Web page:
Curah! the Interview

Curah! the Interview

Last week, Curah! was officially announced and released. Curah! is Microsoft's crowd-sourced console for curating the best technical sources on the web. It seeks to pull in and organize content from blogs, web sites, and documentation to enable IT admins to obtain quick results for locating desired technical help. But, not just that, it also allows IT admins and others to help build the technical library by submitting and managing (curating) their own gold nuggets of found information.

Also last week, I promised an interview with Bryan Franz, who has led the charge in developing the new Microsoft enabled offering. Here's that interview:


Me: You have recently launched Curah!, a “curated answers” solution.  Can you give an explanation of what Curah! is intended to do?

Bryan: Curah! is a new content curation service that enables anyone to collect the best links on a given subject and present them along with the curator’s own expert guidance and advice.  We all know that there is a lot of great content out there – so much, in fact, that it can take time and resources to piece together information about a specific subject from a sea of information.  Curah! makes it easy for experts to share their own personal "views" of the best resources on the web, and for anyone else to find a quick path to the best information on a given subject, curated by experts that they can trust.  There are already lots of great ways to post a link to a single great article or video or code sample – Curah! is optimized for building "views" that provide links to multiple great sources of content.


Me: Is Curah! intended to replace any current solutions or just add to the depth of information that Microsoft provides?

Bryan: Curah! is intended to complement current content channels by helping make strong Microsoft and community content more discoverable, and giving it the stamp of approval by Microsoft or community experts.  One of the things we would like to do is amplify the visibility and impact of great community and local-market content that people would really value but is sometimes lost in the "noise".


Me: I understand that Curah! is powered by Windows Azure. Can you give an overview of what that looks like?

Bryan: Yes, Curah! is powered by Windows Azure – this has been an important design point since the beginning of the project.  Azure helped us prototype and get to production quickly, and it will help us scale as we grow.


Me: How many people were involved in developing Curah!?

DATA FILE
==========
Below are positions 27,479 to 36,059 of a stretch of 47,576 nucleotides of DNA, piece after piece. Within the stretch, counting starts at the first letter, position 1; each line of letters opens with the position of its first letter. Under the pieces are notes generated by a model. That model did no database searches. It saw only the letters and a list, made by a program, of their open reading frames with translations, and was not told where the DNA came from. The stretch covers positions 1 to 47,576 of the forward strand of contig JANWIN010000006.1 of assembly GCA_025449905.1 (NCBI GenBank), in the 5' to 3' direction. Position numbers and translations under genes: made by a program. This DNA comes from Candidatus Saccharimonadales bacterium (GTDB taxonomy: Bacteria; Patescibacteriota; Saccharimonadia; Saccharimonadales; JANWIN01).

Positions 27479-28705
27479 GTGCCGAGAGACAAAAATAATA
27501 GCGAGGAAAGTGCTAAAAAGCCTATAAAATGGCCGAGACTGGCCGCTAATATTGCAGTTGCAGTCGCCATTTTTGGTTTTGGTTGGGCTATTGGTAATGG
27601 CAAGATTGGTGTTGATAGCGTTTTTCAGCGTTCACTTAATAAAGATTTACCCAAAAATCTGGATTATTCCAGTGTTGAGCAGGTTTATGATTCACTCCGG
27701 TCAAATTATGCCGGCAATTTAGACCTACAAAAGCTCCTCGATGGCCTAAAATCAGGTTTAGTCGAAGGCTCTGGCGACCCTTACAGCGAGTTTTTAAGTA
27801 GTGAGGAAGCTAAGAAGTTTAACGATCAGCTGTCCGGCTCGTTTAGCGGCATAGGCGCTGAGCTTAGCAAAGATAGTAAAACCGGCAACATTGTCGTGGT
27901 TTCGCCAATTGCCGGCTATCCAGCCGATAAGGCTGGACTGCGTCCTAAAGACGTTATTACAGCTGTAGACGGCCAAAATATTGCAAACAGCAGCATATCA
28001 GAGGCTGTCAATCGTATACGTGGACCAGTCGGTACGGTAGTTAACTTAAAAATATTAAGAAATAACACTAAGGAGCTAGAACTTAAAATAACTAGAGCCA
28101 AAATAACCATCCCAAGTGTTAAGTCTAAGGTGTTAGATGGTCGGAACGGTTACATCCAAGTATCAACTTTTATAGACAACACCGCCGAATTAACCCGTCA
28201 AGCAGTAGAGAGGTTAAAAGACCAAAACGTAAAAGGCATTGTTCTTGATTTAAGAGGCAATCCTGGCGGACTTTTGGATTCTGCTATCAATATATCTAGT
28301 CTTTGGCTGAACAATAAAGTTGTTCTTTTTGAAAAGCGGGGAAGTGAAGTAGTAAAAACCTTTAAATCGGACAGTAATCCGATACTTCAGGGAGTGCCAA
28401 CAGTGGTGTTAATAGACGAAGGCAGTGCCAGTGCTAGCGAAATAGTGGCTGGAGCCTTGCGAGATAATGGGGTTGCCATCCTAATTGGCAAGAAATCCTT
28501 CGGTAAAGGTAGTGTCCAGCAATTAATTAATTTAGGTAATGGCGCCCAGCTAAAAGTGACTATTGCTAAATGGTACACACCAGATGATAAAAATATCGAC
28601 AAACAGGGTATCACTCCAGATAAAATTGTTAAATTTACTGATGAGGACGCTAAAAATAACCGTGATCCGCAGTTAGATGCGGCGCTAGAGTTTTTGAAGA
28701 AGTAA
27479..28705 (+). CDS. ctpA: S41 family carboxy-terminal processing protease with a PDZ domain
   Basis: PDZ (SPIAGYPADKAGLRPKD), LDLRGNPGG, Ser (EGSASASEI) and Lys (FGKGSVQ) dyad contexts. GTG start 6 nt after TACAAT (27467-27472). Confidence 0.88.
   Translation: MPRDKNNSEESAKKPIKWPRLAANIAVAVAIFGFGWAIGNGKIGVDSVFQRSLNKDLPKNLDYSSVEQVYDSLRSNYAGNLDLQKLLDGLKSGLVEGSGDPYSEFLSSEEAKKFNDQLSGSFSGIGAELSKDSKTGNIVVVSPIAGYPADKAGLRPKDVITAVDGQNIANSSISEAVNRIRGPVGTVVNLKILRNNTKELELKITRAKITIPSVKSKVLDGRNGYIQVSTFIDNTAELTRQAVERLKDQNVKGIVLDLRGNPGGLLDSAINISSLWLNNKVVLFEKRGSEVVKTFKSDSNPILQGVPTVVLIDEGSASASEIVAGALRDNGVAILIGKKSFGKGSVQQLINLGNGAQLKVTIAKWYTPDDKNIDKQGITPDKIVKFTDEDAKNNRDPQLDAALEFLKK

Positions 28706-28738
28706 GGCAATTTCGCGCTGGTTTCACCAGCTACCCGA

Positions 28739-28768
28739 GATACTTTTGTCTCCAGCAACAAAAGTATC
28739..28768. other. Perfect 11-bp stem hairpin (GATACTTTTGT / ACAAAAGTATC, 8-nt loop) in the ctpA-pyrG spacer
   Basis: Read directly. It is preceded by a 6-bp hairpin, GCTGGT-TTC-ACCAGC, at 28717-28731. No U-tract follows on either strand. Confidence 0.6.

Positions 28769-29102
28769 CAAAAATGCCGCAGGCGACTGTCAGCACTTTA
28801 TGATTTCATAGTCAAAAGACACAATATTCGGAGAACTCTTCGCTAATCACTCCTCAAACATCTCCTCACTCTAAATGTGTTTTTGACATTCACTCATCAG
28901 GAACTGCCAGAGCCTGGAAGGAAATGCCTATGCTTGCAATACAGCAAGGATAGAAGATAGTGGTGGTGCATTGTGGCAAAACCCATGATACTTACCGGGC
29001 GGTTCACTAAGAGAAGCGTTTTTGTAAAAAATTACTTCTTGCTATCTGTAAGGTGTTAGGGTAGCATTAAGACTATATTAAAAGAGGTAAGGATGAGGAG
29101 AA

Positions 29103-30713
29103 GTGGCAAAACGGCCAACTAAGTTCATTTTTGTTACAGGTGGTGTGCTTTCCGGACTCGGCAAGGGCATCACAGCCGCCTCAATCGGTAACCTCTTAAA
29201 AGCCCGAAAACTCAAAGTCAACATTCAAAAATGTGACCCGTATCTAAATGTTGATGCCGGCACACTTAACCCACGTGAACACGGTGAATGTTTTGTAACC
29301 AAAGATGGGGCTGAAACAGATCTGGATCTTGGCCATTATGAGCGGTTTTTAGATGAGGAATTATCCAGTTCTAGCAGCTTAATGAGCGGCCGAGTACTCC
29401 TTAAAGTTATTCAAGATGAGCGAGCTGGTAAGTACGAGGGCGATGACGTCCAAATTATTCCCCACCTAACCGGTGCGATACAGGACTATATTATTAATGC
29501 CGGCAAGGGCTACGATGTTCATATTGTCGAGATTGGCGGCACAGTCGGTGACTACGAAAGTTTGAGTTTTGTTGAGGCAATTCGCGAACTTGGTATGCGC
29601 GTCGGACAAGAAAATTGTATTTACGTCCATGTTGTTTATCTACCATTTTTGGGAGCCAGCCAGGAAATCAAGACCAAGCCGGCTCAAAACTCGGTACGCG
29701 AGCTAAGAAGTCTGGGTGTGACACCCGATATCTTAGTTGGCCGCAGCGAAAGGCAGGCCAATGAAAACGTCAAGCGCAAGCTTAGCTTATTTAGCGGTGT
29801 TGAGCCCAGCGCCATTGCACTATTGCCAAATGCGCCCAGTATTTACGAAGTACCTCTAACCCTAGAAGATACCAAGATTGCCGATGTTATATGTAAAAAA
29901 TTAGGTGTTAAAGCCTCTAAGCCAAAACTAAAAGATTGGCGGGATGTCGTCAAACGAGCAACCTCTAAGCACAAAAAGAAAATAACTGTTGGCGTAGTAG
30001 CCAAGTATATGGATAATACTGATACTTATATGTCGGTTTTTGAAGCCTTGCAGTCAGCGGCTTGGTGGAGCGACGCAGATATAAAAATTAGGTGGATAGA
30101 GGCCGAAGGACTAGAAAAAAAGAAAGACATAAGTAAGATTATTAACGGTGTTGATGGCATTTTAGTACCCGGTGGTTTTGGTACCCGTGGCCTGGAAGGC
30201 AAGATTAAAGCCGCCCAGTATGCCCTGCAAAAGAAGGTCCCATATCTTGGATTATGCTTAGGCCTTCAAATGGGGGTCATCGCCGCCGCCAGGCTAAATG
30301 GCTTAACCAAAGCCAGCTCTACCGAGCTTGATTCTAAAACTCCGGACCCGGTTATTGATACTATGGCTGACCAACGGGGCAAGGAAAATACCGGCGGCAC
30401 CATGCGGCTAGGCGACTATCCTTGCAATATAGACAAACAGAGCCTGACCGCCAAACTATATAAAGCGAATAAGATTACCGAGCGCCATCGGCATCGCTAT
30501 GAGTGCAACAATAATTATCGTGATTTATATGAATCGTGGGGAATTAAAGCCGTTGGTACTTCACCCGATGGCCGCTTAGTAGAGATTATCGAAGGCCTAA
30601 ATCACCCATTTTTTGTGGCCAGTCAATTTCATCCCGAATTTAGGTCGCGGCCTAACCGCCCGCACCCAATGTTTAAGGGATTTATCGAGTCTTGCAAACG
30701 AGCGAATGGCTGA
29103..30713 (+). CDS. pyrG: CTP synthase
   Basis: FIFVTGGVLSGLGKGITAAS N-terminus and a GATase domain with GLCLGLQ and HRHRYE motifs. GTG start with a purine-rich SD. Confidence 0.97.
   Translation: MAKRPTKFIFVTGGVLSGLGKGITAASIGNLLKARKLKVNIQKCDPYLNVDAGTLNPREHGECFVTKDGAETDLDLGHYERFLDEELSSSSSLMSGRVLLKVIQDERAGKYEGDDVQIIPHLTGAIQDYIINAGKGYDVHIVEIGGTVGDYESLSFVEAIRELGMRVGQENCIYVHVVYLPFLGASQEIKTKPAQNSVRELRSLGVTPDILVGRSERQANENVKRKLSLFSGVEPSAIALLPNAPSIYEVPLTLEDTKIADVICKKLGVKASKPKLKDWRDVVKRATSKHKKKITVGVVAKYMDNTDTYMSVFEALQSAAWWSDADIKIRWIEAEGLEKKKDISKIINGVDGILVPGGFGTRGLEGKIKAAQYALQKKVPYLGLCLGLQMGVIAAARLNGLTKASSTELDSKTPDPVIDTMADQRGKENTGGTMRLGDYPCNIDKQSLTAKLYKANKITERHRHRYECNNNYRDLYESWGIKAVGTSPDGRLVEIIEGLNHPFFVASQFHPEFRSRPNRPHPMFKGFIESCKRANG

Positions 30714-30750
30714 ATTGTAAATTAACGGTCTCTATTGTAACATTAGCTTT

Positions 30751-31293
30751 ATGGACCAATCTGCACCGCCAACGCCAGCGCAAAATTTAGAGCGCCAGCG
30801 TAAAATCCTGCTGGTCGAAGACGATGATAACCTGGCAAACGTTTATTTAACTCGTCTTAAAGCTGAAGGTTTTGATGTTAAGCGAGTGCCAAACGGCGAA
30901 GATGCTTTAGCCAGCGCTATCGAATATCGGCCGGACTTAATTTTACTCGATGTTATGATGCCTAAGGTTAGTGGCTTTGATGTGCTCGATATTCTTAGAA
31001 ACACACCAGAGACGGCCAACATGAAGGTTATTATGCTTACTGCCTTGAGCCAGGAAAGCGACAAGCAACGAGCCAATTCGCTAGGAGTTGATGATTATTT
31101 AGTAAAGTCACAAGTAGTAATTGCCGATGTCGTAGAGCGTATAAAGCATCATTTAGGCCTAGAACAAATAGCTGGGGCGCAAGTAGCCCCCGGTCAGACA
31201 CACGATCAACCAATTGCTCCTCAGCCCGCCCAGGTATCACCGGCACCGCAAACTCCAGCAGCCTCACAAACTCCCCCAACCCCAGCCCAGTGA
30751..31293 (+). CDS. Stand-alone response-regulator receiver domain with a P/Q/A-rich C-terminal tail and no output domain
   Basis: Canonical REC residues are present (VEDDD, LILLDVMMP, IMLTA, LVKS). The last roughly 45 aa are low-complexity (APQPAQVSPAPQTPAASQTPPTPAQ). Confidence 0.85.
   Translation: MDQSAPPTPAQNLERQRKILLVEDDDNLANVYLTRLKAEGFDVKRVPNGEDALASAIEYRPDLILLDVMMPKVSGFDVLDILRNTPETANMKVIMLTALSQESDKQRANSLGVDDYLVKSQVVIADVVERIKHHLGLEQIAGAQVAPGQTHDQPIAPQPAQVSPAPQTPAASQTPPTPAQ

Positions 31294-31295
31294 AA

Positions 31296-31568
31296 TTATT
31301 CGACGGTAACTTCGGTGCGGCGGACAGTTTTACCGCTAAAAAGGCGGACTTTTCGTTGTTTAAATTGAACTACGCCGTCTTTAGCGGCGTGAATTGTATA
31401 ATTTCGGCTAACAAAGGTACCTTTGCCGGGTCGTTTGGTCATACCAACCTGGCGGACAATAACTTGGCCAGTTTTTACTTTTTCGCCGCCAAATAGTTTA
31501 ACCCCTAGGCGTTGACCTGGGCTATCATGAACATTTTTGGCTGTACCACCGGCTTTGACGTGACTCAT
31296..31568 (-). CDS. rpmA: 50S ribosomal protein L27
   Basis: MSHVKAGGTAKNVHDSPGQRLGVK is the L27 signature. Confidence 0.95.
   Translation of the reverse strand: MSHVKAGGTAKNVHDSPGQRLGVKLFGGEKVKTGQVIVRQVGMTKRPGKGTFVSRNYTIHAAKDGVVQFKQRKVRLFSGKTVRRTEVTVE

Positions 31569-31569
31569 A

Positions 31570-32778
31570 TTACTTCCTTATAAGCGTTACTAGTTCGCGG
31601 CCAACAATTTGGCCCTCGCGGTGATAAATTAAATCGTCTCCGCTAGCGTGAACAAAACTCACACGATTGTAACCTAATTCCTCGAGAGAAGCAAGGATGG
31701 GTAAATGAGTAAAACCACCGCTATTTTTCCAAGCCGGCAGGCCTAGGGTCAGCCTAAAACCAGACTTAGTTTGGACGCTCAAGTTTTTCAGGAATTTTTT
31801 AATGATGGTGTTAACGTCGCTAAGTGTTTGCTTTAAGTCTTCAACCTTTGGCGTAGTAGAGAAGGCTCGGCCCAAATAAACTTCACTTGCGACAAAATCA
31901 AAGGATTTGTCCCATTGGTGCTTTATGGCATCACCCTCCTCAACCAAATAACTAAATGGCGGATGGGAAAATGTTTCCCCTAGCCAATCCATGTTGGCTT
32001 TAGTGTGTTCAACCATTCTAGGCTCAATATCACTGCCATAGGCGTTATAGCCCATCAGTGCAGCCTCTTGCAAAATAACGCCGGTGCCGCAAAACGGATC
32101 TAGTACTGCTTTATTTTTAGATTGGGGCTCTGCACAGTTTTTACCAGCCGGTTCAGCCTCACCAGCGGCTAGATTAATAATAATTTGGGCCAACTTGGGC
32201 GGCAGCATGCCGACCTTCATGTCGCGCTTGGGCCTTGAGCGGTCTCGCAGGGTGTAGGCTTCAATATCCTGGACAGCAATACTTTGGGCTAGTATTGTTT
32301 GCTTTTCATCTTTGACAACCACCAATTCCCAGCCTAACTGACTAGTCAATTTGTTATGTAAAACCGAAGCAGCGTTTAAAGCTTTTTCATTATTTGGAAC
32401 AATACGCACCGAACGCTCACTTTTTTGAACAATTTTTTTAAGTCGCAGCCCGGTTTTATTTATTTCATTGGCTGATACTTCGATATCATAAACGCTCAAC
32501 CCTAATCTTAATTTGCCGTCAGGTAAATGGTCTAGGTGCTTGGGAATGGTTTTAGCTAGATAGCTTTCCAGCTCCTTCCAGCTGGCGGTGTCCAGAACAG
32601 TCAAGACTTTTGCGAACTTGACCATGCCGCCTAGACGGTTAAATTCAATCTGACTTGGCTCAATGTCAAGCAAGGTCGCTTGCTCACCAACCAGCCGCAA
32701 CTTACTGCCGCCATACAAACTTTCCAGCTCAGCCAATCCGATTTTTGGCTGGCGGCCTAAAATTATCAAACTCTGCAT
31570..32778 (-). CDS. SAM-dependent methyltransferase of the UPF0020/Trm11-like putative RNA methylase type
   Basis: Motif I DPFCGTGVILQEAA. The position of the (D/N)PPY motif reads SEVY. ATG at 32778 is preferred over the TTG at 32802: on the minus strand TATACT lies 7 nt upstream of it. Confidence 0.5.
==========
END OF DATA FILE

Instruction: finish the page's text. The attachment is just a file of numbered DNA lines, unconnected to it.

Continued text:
Bryan: Curah! was built by a small core team with lots of input from partners and customers.


Me: How many people are currently involved in managing Curah!?

Bryan: In addition to the core development team, we have a small team of international site managers working on the site.


Me: Is the submitted content moderated for Spam and other undesirable information and links?

Bryan: The Curah! site managers review the site for spam and other inappropriate content, and will remove content from the site when it is necessary to do so. We also rely on the community to report Inappropriate content to the site admins, as well as send feedback to curators.


Me: Are there any thoughts around developing Windows and Windows Phone apps for Curah!?

Bryan: Yes, we are interested in making Curah! data available via apps and feeds - these capabilities are being considered for a future update.


Me: Can Curah! content be consumed using Bing and other search engines?

Bryan: Yes, Curah! pages are indexed in Bing and Google – in fact, we expect that in practice that most people will find Curah! content via Bing and Google.


Me: What caused you to settle on the name ‘Curah!’?

Bryan: We wanted to choose a memorable name that evokes the fun of content curation – it is easy and fun to share expertise on the site.


Me: What does the roadmap for Curah! look like?

Bryan: The most important part of the roadmap is to observe how people use the site and make updates that create a better experience.  To give a few examples, we think it would be interesting if people could like or vote on pages, and if we could provide curators with ways to see how well their pages are doing with others.  This is a site for the community, and we invite feedback from everyone.


Curah! is located at

To start, just sign-in with a Microsoft Account, submit links you've located and like, add your own take, and publish. Pretty simple.

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